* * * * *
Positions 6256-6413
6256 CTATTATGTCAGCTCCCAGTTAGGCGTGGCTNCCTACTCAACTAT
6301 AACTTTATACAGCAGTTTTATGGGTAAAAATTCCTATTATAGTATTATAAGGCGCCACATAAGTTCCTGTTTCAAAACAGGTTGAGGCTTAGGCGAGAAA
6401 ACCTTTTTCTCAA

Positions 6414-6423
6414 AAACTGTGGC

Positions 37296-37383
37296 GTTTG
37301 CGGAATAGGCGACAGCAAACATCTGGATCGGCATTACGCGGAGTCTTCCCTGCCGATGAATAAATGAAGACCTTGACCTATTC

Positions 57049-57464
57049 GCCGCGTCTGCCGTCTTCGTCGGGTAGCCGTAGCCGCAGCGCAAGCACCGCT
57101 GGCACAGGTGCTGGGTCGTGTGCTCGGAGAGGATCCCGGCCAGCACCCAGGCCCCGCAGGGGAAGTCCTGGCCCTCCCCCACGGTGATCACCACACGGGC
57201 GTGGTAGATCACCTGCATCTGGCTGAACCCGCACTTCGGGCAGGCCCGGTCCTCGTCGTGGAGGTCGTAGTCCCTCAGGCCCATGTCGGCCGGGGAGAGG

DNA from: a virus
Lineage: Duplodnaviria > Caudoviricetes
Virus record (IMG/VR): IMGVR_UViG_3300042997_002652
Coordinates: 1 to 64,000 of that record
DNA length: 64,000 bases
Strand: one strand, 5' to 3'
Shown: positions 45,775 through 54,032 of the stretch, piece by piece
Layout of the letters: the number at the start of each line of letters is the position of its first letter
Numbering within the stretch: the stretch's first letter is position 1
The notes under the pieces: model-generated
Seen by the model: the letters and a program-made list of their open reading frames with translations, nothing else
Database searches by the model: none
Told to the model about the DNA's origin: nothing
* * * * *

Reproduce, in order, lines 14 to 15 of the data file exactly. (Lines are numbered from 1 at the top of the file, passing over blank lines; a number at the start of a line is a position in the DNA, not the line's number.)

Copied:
DNA from: a virus
Lineage: Duplodnaviria > Caudoviricetes